Lipid Lowering Therapy, Low-Density Lipoprotein Level and Risk of Intracerebral Hemorrhage – A Meta-Analysis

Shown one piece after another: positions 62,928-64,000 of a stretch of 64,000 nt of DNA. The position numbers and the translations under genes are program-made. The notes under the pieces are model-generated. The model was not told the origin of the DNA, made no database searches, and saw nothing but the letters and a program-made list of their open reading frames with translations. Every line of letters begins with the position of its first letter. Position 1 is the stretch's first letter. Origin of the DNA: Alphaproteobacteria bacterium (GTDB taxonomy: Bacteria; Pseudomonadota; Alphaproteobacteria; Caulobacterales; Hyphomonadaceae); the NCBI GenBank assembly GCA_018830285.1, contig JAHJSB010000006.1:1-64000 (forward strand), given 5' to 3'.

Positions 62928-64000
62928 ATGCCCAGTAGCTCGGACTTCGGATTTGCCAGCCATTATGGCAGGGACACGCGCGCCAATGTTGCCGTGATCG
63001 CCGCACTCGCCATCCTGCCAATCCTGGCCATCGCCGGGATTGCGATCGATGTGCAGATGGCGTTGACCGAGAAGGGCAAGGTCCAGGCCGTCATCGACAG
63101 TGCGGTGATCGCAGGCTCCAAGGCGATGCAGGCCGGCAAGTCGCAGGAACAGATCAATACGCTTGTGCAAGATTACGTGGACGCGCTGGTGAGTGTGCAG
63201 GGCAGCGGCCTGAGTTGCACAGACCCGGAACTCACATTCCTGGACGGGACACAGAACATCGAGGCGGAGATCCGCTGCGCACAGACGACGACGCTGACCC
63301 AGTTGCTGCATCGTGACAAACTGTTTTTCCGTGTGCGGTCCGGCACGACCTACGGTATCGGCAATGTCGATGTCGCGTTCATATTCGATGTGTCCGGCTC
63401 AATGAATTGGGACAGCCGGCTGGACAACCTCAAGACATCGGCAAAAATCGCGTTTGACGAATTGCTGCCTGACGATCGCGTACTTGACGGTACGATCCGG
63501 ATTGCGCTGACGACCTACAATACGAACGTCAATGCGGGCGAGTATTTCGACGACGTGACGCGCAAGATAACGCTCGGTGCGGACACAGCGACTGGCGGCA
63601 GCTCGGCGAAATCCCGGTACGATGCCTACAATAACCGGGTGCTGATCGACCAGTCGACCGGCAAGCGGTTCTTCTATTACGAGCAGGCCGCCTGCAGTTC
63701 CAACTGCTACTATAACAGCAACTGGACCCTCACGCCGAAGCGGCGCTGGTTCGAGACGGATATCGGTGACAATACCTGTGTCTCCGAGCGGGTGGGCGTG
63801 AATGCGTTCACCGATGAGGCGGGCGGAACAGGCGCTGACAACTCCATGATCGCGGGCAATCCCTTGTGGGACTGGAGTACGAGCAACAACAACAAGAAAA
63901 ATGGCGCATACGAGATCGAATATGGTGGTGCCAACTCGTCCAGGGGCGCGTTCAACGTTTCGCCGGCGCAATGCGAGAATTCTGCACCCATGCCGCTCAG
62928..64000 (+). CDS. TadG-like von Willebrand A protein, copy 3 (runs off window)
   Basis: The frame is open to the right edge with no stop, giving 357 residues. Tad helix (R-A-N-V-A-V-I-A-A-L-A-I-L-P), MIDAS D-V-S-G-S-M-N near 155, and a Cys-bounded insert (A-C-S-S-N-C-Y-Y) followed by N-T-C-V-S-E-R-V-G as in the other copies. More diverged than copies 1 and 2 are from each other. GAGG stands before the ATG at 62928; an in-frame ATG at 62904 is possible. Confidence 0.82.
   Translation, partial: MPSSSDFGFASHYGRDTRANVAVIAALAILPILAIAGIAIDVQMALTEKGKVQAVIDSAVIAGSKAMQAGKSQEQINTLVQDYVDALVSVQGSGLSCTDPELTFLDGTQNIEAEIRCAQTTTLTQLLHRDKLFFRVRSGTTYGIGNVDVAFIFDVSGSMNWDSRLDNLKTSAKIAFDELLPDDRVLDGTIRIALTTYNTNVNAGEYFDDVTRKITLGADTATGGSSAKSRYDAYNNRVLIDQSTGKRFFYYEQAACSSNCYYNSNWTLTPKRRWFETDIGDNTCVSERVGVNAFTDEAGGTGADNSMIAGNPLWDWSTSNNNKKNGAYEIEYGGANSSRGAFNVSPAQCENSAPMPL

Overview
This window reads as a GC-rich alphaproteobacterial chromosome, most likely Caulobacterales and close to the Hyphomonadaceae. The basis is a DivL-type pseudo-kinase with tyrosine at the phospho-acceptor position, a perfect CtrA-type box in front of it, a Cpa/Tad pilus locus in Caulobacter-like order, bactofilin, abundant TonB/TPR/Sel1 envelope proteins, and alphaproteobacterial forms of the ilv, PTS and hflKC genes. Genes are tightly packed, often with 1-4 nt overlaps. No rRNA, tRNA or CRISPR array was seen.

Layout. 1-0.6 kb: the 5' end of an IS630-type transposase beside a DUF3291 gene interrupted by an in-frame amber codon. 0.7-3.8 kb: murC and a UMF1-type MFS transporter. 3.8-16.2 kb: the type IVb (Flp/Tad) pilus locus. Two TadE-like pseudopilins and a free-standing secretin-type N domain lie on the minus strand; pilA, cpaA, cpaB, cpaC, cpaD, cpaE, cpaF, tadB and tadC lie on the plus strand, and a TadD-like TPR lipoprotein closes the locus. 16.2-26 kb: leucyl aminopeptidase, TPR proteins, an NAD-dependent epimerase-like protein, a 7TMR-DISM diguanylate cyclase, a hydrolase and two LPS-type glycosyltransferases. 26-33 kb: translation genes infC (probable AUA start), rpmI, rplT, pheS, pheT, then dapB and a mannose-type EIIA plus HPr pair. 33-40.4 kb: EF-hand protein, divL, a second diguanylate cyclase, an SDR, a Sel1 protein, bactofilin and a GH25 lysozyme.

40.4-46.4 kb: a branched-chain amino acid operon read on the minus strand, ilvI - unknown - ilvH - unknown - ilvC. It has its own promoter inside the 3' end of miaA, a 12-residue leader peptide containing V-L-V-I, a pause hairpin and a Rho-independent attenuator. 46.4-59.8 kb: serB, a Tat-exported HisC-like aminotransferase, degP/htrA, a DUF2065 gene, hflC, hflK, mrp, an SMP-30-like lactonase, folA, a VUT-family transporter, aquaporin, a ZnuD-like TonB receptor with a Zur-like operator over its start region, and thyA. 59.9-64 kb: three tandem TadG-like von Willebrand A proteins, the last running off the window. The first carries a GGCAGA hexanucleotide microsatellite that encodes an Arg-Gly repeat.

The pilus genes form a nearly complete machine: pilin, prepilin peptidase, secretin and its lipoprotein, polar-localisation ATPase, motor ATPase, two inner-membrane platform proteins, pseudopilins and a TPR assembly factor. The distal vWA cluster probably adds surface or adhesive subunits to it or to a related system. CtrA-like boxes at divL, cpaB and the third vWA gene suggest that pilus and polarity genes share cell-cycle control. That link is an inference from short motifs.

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BACKGROUND: The association of lipid lowering therapy and intracerebral hemorrhage risk is controversial. METHODS: We performed a cumulative meta-analysis of lipid lowering trials that reported intracerebral hemorrhage. Statin, fibrate, ezetimibe, PCSK9, and CETP trials were included. We explored whether the association of lipid lowering therapy and risk of intracerebral hemorrhage may vary by baseline low-density lipoprotein (LDL) level, mean change in LDL or baseline cardiovascular risk of population. RESULTS: Among 39 trials (287,651 participants), lipid lowering therapy was not associated with a statistically significant increased risk of intracerebral hemorrhage (ICH) in primary and secondary prevention trials combined (odds ratio [OR], 1.12; 95% confidence interval [CI], .98-1.28). Lipid lowering was associated with an increased risk of ICH in secondary prevention trials (OR, 1.18; 95% CI, 1.00-1.38), but not in primary prevention trials (OR, 1.01; 95% CI, .78-1.30), but the test for interaction was not significant (P for interaction = .31). Meta-regression of baseline LDL or difference in LDL reduction between active and control did not explain significant heterogeneity between studies for ICH risk. Of 1000 individuals treated for 1 year for secondary prevention, we estimated 9.17 (95% CI, 5.78-12.66) fewer ischemic strokes and .48 (95% CI, .06-1.02) more ICH, and a net reduction of 8.69 in all stroke per 1000 person-years. CONCLUSIONS: The benefits of lipid lowering therapy in prevention of ischemic stroke greatly exceed the risk of ICH. Concern about ICH should not discourage stroke clinicians from prescribing lipid lowering therapy for secondary prevention of ischemic stroke.
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